• CommentAuthorgravelld
    • CommentTimeFeb 7th 2018
     
    Thanks for answering all my questions in one dense post!

    Fascia rotation - doesn't two fastenings into the rafter feet accomplish this?
  2.  
    Two fastenings would stop the fascia flapping in the breeze, but would probably not resist someone stepping on top of the fascia.

    I had another idea last night: how about fixing a stop batten in the top layer of insulation at right angles to the false rafter feet and tight up against the back of the fascia? This is normal in warm roof applications to stop the insulation sliding off the roof and would have the benefit here of giving you a second fixing for the fascia.

    David
    • CommentAuthorgravelld
    • CommentTimeFeb 8th 2018
     
    Is this what you mean? I've removed the fascia and membrane etc here.

    How should the stop batten be cut to meet the fascia? While I'm at it, how should the soffit wedge be cut to fix to the rafter feet... is this just common sense - cut an angle for a flat surface for fastening?

    BTW would love your feedback on http://www.greenbuildingforum.co.uk/newforum/comments.php?DiscussionID=15558&page=1#Item_2
      stop_batten.JPG
  3.  
    No, I meant the stop batten to be horizontal on top of the false rafter feet and going across the full width of the roof. You could use a bevelled batten with triangular cross-section cut to pitch of roof, so that it offers a vertical face to the fascia.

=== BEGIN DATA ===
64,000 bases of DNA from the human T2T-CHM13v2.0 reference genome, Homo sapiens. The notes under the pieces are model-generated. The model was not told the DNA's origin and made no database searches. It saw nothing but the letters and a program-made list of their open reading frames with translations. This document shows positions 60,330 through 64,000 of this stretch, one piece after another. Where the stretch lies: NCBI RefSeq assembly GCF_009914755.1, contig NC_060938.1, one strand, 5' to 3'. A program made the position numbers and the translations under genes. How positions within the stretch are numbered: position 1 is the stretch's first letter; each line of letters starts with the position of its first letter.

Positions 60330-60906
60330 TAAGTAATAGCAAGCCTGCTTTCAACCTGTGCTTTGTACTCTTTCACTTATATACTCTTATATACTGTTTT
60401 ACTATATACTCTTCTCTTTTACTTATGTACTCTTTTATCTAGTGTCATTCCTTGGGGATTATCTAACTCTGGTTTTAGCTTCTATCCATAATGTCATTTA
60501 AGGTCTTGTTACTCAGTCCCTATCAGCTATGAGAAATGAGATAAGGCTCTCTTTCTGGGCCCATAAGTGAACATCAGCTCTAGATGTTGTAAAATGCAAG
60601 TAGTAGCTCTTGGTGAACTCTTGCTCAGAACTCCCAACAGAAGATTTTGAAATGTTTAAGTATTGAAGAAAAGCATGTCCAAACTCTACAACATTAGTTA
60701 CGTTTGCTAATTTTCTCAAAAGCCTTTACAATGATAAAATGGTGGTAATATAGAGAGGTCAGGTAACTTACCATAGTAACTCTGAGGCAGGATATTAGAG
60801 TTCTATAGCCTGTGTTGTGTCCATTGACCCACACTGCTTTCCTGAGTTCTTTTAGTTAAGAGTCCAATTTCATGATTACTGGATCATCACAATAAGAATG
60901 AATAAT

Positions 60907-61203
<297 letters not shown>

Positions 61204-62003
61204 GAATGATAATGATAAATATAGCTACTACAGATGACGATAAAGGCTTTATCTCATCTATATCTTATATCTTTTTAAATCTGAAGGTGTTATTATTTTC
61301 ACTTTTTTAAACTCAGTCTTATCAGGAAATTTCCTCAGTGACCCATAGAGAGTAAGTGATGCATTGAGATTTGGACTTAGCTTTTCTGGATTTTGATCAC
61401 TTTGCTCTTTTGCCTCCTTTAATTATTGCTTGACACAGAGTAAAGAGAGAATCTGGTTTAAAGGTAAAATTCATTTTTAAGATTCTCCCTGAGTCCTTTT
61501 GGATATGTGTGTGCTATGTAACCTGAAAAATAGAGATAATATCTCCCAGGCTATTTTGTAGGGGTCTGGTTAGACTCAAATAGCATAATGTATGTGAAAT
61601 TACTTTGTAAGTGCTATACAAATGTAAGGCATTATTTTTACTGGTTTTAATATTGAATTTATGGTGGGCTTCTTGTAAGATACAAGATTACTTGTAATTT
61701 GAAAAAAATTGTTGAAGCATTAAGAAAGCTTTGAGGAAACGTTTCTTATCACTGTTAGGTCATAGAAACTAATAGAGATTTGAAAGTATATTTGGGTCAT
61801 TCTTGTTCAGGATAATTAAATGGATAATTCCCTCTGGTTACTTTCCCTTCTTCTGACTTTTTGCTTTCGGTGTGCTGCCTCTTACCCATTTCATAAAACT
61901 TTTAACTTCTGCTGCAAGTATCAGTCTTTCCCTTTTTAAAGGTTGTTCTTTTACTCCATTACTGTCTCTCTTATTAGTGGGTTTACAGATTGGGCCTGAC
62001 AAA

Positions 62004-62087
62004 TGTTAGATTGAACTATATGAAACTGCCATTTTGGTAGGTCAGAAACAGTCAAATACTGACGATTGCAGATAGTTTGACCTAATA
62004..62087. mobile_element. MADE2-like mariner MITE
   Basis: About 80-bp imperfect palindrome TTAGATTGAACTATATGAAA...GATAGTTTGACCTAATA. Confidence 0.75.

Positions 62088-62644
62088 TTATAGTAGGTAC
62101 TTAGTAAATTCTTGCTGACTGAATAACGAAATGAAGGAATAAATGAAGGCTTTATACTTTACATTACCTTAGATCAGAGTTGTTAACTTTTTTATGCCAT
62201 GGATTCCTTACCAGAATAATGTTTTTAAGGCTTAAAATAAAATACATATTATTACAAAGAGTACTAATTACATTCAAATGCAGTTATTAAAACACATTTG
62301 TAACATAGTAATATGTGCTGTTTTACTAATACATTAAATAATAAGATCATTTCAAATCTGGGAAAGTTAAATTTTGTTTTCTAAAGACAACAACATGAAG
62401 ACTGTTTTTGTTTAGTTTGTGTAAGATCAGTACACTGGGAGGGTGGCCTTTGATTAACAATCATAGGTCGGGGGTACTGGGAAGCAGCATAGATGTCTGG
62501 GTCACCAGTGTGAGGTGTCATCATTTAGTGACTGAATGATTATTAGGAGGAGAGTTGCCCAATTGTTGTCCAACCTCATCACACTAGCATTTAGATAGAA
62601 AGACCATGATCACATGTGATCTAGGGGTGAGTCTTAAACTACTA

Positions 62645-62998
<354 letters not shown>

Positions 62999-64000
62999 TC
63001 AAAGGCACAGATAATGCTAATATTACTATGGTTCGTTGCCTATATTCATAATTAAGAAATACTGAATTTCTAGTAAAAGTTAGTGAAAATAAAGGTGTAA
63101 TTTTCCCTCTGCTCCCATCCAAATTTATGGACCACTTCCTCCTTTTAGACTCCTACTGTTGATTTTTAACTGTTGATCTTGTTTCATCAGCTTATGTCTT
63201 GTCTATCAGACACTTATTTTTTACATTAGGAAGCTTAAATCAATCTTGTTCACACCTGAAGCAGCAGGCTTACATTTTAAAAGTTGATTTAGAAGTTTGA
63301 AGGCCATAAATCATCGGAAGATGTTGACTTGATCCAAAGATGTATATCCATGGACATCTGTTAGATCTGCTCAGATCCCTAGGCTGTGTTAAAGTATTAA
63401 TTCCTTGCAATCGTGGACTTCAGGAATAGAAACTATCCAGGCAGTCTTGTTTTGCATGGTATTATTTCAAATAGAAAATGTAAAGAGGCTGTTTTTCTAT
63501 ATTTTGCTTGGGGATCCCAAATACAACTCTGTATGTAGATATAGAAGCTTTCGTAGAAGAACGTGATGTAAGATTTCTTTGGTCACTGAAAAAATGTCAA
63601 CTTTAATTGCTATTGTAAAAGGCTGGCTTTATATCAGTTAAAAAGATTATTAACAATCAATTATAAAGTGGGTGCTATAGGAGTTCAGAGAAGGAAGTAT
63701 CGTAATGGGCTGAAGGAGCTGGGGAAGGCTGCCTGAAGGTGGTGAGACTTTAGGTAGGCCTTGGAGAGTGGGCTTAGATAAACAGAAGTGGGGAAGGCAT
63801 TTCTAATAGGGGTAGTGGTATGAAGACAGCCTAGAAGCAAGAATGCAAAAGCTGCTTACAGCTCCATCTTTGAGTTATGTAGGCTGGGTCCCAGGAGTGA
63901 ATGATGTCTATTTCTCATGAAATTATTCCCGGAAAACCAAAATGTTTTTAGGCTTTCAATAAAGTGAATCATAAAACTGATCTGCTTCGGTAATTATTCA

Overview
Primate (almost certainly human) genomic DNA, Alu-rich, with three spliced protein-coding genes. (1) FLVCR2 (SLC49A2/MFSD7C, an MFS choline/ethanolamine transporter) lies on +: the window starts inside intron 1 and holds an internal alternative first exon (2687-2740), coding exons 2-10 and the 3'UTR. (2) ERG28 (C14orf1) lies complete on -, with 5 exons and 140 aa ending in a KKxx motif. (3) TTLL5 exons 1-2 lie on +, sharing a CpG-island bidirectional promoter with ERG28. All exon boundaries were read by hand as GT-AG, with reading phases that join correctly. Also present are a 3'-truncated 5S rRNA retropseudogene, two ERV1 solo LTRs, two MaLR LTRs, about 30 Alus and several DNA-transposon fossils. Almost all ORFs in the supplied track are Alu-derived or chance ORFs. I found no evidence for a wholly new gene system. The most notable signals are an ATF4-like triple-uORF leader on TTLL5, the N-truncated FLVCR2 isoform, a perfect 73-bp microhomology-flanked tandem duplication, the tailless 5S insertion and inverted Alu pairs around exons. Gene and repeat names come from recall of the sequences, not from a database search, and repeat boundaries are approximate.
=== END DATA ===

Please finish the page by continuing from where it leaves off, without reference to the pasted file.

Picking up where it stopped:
I imaging the role of the soffit wedge being performed by false rafter feet cut plumb, i.e. so that it offers a vertical face to the fascia.

    David
    • CommentAuthorgravelld
    • CommentTimeFeb 9th 2018
     
    Sorry about that. Is this it? Except the upper edge of the batten is also bevelled?

    Will the banner be a lot thinner than this, meaning the insulation needs to extend further?
      stop_batten2.JPG
    •  
      CommentAuthordjh
    • CommentTimeFeb 9th 2018
     
    Posted By: gravelldIs this it?

    Why not mount the square/rectangular batten directly on the rafters and cut just the one edge against the fascia?
    • CommentAuthorgravelld
    • CommentTimeFeb 10th 2018
     
    Oh I see - directly on the end of the rafter, elongating the overhang by the width of the batten? Sounds sensible, maybe I misinterpreted "on top".
  4.  
    What djh said: just bevel the top outside corner of the stop batten where it meets the rear face of the fascia.

    David
    • CommentAuthorgravelld
    • CommentTimeFeb 12th 2018
     
    Really sorry - I don't understand what you mean by top outside corner? I thought what was meant was...